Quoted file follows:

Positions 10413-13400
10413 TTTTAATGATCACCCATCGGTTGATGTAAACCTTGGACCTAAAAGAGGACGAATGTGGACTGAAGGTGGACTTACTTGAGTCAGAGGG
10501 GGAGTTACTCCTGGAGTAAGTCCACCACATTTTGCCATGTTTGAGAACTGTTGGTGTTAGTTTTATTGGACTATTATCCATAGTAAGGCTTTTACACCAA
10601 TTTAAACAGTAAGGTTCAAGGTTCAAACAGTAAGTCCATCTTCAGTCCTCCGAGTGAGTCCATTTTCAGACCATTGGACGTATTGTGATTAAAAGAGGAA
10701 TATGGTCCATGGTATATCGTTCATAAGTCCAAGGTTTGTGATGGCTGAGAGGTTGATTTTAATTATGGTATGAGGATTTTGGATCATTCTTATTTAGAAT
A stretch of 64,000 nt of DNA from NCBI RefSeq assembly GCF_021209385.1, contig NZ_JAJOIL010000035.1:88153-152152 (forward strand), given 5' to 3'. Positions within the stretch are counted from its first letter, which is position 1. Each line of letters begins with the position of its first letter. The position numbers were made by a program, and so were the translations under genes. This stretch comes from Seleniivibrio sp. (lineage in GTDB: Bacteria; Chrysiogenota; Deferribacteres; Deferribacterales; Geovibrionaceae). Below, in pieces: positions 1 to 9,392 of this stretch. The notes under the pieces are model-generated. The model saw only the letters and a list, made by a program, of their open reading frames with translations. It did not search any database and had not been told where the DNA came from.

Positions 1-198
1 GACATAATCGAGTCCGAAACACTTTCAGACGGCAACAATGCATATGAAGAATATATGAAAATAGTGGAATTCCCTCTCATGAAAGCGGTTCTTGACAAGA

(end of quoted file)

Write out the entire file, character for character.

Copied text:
Positions 10413-13400
10413 TTTTAATGATCACCCATCGGTTGATGTAAACCTTGGACCTAAAAGAGGACGAATGTGGACTGAAGGTGGACTTACTTGAGTCAGAGGG
10501 GGAGTTACTCCTGGAGTAAGTCCACCACATTTTGCCATGTTTGAGAACTGTTGGTGTTAGTTTTATTGGACTATTATCCATAGTAAGGCTTTTACACCAA
10601 TTTAAACAGTAAGGTTCAAGGTTCAAACAGTAAGTCCATCTTCAGTCCTCCGAGTGAGTCCATTTTCAGACCATTGGACGTATTGTGATTAAAAGAGGAA
10701 TATGGTCCATGGTATATCGTTCATAAGTCCAAGGTTTGTGATGGCTGAGAGGTTGATTTTAATTATGGTATGAGGATTTTGGATCATTCTTATTTAGAAT
A stretch of 64,000 nt of DNA from NCBI RefSeq assembly GCF_021209385.1, contig NZ_JAJOIL010000035.1:88153-152152 (forward strand), given 5' to 3'. Positions within the stretch are counted from its first letter, which is position 1. Each line of letters begins with the position of its first letter. The position numbers were made by a program, and so were the translations under genes. This stretch comes from Seleniivibrio sp. (lineage in GTDB: Bacteria; Chrysiogenota; Deferribacteres; Deferribacterales; Geovibrionaceae). Below, in pieces: positions 1 to 9,392 of this stretch. The notes under the pieces are model-generated. The model saw only the letters and a list, made by a program, of their open reading frames with translations. It did not search any database and had not been told where the DNA came from.

Positions 1-198
1 GACATAATCGAGTCCGAAACACTTTCAGACGGCAACAATGCATATGAAGAATATATGAAAATAGTGGAATTCCCTCTCATGAAAGCGGTTCTTGACAAGA